First, Jem implemented fear and falsehood about Author that dehumanized him. He spread lies making him sound dangerous and without conscience. Eventually, the mention of Boo instantaneously registered fear into Scout’s brain. Second, Dill, who represented Jim Crow, made games of mimicking Author, of which furthered the dehumanization. Until this point, Scout didn’t want anything to do with Author, she was terrified of him and the things he might do.
I ran as fast as I could, leaving him far behind with a wall of rain dividing us” (360). The narrator abandoned his brother during a vicious thunderstorm only because he wanted to retaliate against Doodle for not completing the program. Even the narrator himself said in the quote that a “streak of cruelty within me awakened” (Hurst, 360). The narrator knew that he was being cruel and proceeded with his actions, only out of spite and shame for his
One reason why Billy’s punishment was undeserved is Billy hit Claggart out of self defense and fear. The viewers learn that Billy is an innocent and disabled man throughout the movie. Claggart begins to question Billy about numerous untrue ideas. When Claggart begins to accuse Billy of starting a mutiny, Billy begins to feel afraid. Out of fear and for self defense, Billy strikes Claggart on the head.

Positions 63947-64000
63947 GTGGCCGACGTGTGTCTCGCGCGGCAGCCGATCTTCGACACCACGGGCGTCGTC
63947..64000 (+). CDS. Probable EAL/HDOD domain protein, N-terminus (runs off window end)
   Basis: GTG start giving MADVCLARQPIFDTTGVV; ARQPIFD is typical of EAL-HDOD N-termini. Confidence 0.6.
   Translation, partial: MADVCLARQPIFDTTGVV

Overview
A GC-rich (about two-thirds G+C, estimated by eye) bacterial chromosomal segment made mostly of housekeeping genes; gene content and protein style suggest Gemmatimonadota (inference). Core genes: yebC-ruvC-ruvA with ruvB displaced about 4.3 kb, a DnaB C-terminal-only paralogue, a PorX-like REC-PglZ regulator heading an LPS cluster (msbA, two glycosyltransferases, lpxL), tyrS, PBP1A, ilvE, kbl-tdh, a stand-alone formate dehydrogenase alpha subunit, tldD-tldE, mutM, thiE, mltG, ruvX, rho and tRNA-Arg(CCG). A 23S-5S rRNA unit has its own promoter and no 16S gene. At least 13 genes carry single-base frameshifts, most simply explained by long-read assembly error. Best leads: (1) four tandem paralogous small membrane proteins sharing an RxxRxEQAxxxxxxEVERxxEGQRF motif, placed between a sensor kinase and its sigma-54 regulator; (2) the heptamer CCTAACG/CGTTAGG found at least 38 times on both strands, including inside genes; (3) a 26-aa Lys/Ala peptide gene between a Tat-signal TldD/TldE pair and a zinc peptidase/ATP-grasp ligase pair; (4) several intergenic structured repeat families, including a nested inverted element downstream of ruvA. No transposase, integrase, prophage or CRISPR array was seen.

This reveals that Atticus was afraid of the group of men that were going to hang Tom Robinson. After the halloween pageant, Scout and Jem were walking back home when they got attacked by Bob Ewell. “From somewhere near by came scuffling, kicking sounds, sounds of shoes and flesh scraping dirt and roots.” (Lee 351). This scene demonstrates that Bob Ewell attacks Jem and Scout, trying to get revenge.
Power razes all of its enemies to the ground, and its enemies are ignorant of its presence. Power negatively affects others by turning someone with power on their allies, making the owner paranoid, and diminishing common sense. In Antigone, King Creon turned on his own niece in order to preserve his self-serving law. Power turns the holder onto their allies. Creon created fear in the hearts of his own sentries who selflessly worked hours keeping him safe.
Is a character’s first opinion on someone the opinion they keep throughout the book? Often a character’s opinion on someone else changes as the story progresses or the character ages and matures. This is seen with the characters Jem and Scout Finch in the novel To Kill a Mockingbird by Harper Lee. In this book in follows the main character Scout, along with her brother, as they grow up in a small town in the South during the 1930s. As they get older, they start to experience that not everyone is like them or thinks like them.